Saturday morning, the cellist wore a Hawaiian shirt. A first violinist was warming up in a warm-up jacket. A musical beehive buzzed on stage. Unannounced, a man walked on chewing a cigar, wearing a cowboy hat, brightly colored patchwork shirt, Adidas and jeans, and carrying a glass of water to the conductor. Before an audience of about 250, which in all filled about two rows, the National Symphony Orchestra was rehearsing at Wolf Trap for the evening's performance.

Watching them practice is just one of many free cultural events around town this summer -- along with free concerts and films, free poetry readings and Shakespeare performances. Free events this very Fourth of July are military bands playing at Wolf Trap all afternoon, starting at 2, and the Beach Boys at 4 on the Washington Monument grounds, and Sarah Caldwell leading the National Symphony at 8 on the Capitol's west lawn.

But when they're just rehearsing you have them more to yourself.

At the rehearsal, toddlers in the audience switched laps and parents sneaked food from coolers and music students stood sentry on one side of Filene Center, then the other, in search of the best acoustics.

That night, at the real performance, the orchestra would be in formal dress; the kids would be tucked in bed and there would be a different kind of magic. But now, during the rehearsal, the animal in the pianist was trying to get out. Andre Watts was the guest soloist, and clearly the piano is his outlet. There was such excitement on stage, his interchange with the orchestra almost palpable, that when they finished a Saint-Saens piano concerto, the orchestra members hugged or cradled their instruments to free their hands so they could applaud him.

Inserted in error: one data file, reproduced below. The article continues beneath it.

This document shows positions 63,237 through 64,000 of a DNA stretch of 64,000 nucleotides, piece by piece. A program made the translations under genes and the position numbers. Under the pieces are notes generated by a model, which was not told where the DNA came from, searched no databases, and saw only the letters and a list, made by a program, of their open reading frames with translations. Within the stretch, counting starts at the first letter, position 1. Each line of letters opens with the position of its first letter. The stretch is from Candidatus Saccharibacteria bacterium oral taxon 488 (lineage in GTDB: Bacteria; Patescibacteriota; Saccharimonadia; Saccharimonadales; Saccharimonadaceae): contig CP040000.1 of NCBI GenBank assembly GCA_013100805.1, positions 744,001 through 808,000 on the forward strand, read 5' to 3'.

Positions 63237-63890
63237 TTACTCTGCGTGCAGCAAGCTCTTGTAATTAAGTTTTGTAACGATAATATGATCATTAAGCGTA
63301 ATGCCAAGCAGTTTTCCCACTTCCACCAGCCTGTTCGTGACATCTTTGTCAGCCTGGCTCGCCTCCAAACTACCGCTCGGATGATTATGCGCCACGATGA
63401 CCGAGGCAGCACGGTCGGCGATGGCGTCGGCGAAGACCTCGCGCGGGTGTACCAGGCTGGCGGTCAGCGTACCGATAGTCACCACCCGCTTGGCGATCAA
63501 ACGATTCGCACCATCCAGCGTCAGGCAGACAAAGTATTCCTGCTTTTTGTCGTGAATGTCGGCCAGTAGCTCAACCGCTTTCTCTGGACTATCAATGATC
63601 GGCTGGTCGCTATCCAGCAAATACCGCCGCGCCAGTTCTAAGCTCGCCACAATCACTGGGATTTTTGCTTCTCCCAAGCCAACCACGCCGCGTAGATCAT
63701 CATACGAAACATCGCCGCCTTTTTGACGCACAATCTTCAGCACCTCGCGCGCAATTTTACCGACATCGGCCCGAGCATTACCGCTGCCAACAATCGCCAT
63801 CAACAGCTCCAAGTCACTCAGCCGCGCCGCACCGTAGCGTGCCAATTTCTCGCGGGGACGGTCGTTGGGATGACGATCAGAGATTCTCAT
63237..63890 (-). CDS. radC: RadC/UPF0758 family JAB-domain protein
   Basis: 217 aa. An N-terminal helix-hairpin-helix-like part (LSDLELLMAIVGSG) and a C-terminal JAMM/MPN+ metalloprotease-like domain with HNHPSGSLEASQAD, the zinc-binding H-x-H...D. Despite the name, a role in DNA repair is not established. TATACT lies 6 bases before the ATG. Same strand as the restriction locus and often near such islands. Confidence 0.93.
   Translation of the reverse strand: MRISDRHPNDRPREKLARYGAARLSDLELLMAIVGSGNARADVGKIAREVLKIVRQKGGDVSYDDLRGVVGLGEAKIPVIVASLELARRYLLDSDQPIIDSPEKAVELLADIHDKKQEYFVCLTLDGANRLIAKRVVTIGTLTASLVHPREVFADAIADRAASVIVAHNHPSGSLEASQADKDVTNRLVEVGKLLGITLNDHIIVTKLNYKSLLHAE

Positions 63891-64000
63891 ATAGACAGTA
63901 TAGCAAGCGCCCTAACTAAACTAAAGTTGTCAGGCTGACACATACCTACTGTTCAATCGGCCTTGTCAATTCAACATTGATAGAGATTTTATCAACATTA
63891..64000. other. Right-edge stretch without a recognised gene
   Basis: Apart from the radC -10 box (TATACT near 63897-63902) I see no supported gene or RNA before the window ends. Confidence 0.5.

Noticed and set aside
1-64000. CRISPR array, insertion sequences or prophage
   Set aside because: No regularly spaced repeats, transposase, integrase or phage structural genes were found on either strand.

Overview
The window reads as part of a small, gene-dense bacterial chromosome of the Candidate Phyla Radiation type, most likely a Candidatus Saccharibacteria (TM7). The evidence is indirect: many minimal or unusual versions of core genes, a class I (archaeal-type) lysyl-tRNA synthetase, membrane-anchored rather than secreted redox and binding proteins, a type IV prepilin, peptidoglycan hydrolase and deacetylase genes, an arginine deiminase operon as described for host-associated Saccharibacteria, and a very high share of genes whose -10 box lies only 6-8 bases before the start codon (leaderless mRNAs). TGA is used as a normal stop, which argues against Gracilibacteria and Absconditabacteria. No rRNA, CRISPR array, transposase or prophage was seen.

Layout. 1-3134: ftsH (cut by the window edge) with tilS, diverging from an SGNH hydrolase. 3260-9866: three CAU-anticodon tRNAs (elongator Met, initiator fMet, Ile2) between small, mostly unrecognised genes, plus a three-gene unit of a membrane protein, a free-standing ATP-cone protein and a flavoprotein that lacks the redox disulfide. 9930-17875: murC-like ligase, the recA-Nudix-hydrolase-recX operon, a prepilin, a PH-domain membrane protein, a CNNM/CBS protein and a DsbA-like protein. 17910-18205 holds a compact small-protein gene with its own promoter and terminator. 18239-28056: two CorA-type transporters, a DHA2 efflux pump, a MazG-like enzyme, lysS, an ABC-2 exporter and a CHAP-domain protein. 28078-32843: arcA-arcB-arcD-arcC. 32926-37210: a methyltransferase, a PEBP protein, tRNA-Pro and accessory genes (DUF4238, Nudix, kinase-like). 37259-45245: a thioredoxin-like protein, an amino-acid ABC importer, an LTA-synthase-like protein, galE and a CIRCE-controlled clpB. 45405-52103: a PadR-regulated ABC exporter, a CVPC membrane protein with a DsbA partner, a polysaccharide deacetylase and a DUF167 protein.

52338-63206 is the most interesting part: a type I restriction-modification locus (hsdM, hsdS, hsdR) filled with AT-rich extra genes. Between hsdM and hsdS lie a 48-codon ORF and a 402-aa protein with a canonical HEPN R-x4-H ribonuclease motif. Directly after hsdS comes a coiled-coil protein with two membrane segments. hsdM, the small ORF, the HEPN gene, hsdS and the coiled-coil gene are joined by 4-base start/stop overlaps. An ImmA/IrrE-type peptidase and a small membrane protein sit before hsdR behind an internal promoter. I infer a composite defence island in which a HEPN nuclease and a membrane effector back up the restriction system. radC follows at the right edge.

A young man in the audience was reading Catch 22. Another man ten rows away was reading Good as Gold. Then Good as Gold joined Catch 22 in Row Q. They did not discuss Joseph Heller, but the pianist, whom they greatly admired. And after the rehearsal, Watts came out and answered questions from the audience, about his career and about things they'd noticed: why he hunched over the keys just so, whether he thought the piano was well tuned, and how he got along with the orchestra.

Mary Brown, who helps run the summer interpretive program for Wolf Trap, says, "Unless you are interested in music, you are not going to come to a rehearsal." That includes a lot of people, right there.